For its fourth annual Immigration Awareness Week, UC Santa Barbara hosted a variety of workshops, speeches and activities focused on the immigrant experience. The week of Jan. 21 – 25 consisted of three main events, each of which highlighted one facet of the intersectionality of immigration.

Nexus file photo

The week in its entirety was organized by several organizations, including UCSB’s Undocumented Student Services (USS), the Educational Opportunity Program (EOP), the Multicultural Center (MCC), UCSB’s Improving Dreams, Equality Access and Success (I.D.E.A.S.) and the Resource Center for Sexual & Gender Diversity (RCSGD).

The week kicked off with an event in the MCC lounge on Jan. 23: “Making ‘Ally’ a Verb: Supporting Undocumented Students.” The event – centered on allyship with the greater immigrant community – encouraged attendants to immerse themselves in the stories of undocumented immigrants and take note of various resources provided for UCSB students, such as the Undocumented Student Services Support Network.

“It can be seen as an opportunity for folks. There could be some hesitation. That hesitation could be coming from different places, but to see these types of events is an opportunity to learn more about immigrant experiences,” Diana Ordorica, UCSB’s USS coordinator, said.

The allyship-based event encouraged attendees to put up posters supporting undocumented students in their workspaces, rooms or social media pages.

“In the past we’ve had presentations to update folks about what’s going on with immigration. We’ve had trainings for staff, faculty and graduate students,” Ordorica said. This training-oriented experience pursued in the past was once again employed during this year’s Immigration Awareness Week through the second major event of the annual occasion.

On Jan. 24, a workshop in the Student Resource Building, titled “UndocuQueer and UndocuTrans Safe Zone Training,” promoted a holistic approach to supporting queer and transgender undocumented students. It was open to graduate students, faculty and staff.

While partially informational, the workshop also contributed to the visibility of LGBTQIA+ immigrant students through the sharing of stories and experiences from individuals well-acquainted with the struggles of the queer immigration experience.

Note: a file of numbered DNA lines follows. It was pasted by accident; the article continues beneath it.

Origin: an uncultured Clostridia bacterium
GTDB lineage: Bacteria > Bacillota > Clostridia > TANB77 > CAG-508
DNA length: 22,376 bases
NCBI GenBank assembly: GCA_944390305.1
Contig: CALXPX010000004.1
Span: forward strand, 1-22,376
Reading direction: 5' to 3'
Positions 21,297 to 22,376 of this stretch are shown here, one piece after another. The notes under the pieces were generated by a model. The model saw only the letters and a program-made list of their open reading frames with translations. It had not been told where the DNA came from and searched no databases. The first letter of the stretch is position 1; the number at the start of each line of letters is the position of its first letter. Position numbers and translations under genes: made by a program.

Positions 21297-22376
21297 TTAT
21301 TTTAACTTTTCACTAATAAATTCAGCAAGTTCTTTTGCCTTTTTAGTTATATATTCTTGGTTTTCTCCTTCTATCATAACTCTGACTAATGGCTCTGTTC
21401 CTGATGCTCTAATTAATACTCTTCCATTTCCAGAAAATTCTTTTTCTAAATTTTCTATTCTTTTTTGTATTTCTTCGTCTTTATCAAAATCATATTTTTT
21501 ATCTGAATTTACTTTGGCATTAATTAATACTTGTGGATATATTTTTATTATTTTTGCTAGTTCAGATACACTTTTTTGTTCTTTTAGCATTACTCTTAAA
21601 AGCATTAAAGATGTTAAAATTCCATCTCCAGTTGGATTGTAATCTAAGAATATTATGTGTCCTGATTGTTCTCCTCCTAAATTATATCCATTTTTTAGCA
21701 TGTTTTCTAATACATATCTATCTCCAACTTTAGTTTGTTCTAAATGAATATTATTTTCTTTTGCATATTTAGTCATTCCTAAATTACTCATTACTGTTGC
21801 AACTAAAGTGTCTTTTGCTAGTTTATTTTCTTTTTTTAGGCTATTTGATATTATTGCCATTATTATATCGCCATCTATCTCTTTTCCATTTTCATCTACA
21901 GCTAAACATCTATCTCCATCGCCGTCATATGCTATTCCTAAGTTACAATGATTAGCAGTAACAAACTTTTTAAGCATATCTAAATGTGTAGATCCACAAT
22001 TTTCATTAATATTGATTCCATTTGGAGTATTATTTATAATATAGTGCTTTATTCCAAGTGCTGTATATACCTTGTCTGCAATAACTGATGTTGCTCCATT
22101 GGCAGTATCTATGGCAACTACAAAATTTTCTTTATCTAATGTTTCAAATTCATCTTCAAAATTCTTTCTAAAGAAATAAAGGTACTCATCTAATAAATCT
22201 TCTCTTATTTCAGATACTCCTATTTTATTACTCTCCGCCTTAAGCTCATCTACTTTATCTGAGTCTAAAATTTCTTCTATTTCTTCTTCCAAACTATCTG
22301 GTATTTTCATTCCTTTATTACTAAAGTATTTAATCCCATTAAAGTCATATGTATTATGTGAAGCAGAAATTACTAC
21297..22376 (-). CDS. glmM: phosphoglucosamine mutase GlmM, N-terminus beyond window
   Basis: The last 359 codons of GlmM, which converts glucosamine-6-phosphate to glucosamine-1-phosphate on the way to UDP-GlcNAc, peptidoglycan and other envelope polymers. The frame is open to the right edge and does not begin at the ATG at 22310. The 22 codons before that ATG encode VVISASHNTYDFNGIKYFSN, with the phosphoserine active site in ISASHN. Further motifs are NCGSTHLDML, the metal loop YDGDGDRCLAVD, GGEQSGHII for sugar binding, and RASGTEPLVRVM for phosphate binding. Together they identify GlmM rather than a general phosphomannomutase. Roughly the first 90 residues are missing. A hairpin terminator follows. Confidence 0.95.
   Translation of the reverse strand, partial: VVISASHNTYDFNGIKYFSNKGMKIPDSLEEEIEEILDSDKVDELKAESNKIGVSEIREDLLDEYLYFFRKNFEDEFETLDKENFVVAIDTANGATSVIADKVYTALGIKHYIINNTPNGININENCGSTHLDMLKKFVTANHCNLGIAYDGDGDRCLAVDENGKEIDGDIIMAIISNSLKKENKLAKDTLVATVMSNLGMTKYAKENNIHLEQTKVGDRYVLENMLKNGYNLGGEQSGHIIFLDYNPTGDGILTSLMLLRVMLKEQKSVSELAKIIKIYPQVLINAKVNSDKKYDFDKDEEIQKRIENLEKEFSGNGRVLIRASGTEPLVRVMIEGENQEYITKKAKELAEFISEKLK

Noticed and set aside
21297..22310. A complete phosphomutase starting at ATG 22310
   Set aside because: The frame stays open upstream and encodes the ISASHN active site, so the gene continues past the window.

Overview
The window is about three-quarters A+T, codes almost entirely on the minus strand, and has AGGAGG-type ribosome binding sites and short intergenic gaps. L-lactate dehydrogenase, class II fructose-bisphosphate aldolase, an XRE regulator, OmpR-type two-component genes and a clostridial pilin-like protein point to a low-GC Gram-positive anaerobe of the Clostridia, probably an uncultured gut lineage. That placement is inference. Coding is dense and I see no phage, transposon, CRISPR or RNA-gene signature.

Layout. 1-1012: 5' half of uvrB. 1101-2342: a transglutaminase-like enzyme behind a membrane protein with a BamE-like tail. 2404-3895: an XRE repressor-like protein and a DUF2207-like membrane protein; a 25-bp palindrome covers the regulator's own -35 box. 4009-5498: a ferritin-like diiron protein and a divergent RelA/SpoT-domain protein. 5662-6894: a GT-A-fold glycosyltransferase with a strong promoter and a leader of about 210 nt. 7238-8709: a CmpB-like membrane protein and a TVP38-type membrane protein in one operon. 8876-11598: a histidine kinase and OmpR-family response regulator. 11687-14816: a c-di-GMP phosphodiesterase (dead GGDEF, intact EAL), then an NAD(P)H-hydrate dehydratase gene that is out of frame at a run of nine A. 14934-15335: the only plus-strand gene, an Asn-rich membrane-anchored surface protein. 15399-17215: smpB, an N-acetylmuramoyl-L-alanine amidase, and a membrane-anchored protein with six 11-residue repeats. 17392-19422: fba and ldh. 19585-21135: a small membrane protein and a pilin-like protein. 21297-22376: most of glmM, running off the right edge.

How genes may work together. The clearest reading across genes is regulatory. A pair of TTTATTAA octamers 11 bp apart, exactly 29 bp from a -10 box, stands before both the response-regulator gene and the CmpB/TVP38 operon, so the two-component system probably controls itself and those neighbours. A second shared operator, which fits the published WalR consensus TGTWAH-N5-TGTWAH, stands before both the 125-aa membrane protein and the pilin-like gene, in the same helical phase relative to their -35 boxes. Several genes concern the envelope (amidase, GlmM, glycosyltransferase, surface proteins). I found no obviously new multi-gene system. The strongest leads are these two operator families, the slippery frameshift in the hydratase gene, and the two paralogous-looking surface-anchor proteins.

“With the current administration that we have, immigration is right at the forefront of everything,” Dwayne Mosbey, RCSGD program coordinator, said. “It’s very important for someone who is working with the LGBTQ community to be working with all of these intersecting communities and these intersecting identities that students may have.”

With this sentiment in mind, the “UndocuQueer and UndocuTrans” training session featured guest speakers who gave attendees descriptions of firsthand experiences from undocumented, LGBTQIA+ individuals.

“As progressive as a school UCSB is, I think folks have a lot of presumptions about communities that they’re unfamiliar with, so this is an opportunity for those who are allies to make themselves more well-known for those who aren’t as educated or as well-knowledged about the subject to finally get that kind of information,” Mosbey said.

According to Mosbey, events like “UndocuQueer and UndocuTrans Safe Zone Training” are meant “to create visibility for students and members of the community who are a part of the undocumented community — for them to feel like folks care about them and that they have clear support here on campus.”

To conclude Immigration Awareness Week, an open house for UCSB’s Immigration Legal Services was held on Jan. 25 to further highlight the resources available to undocumented immigrant students. The open house, held in the Annex, offered advice from Managing Attorney Vivek Mittal, Attorney Ron Perry and other advisors who make up the Immigration Legal team at UCSB.

“This week is shining the spotlight for a moment, but it’s — more than anything — igniting a movement to continue on through this year,” Mosbey said.

“I want folks who are allies or folks who are not as knowledgeable about the subject to come to Immigration Awareness Week, take the information in, analyze within themselves what kind of internalized presumptions they may have, challenge those presumptions and then continue to uplift these communities that have be ingrained in America since its conception.”

Updated [9:56 a.m.]

A version of this article appeared on p. 6 of the Jan. 31, 2019 edition of the Daily Nexus.

Nyah Scott is a reporter at the Daily Nexus and can be reached at news@daliynexus.com.

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